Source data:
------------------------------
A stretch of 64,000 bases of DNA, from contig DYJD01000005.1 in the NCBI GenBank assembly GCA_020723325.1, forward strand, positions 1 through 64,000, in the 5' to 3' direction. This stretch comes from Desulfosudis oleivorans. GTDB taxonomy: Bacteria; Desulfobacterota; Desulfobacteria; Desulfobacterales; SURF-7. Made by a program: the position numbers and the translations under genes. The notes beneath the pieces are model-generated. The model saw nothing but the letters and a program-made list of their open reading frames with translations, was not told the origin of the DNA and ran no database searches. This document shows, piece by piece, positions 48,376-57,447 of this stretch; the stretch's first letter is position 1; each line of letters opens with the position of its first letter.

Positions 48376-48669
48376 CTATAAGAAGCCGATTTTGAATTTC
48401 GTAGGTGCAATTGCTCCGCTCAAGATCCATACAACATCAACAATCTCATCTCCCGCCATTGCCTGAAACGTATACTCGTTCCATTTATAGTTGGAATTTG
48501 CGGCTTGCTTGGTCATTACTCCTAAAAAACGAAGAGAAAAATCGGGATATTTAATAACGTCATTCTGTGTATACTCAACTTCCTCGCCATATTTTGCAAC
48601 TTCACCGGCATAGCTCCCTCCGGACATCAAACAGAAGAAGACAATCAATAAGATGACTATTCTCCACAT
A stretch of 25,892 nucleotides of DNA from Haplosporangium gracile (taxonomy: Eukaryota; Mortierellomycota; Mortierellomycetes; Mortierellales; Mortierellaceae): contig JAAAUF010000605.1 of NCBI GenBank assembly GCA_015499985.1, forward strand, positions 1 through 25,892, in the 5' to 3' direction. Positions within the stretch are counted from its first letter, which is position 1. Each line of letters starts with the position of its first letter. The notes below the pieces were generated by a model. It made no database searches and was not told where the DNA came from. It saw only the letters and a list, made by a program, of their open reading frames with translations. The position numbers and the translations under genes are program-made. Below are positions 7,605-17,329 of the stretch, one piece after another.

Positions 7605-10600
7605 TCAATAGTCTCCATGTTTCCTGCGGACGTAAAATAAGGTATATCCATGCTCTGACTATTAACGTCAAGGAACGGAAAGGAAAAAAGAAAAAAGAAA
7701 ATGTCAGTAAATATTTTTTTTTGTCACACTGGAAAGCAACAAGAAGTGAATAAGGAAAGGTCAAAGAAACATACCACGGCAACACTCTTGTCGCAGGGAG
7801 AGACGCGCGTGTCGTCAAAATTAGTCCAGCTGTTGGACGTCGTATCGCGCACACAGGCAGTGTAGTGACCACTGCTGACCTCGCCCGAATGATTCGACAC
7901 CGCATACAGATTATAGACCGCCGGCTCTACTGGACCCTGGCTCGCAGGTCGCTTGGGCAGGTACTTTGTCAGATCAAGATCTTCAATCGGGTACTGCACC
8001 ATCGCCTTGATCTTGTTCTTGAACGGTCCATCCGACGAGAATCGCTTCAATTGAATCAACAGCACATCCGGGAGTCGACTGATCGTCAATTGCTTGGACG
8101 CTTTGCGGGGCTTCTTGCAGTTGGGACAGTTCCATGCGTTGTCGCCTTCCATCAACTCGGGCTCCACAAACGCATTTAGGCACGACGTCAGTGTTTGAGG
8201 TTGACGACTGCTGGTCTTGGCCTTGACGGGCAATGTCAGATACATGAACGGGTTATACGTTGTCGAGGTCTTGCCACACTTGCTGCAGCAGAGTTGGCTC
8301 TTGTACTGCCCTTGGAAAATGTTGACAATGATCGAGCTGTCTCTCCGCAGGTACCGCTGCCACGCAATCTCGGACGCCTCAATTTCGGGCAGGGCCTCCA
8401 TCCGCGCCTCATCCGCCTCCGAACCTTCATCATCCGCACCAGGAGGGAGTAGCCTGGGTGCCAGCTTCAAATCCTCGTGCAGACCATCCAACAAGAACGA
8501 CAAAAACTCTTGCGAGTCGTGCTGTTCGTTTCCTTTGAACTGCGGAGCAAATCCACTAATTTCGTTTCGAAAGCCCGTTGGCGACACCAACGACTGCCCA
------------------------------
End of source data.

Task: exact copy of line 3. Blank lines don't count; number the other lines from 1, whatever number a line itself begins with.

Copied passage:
48376 CTATAAGAAGCCGATTTTGAATTTC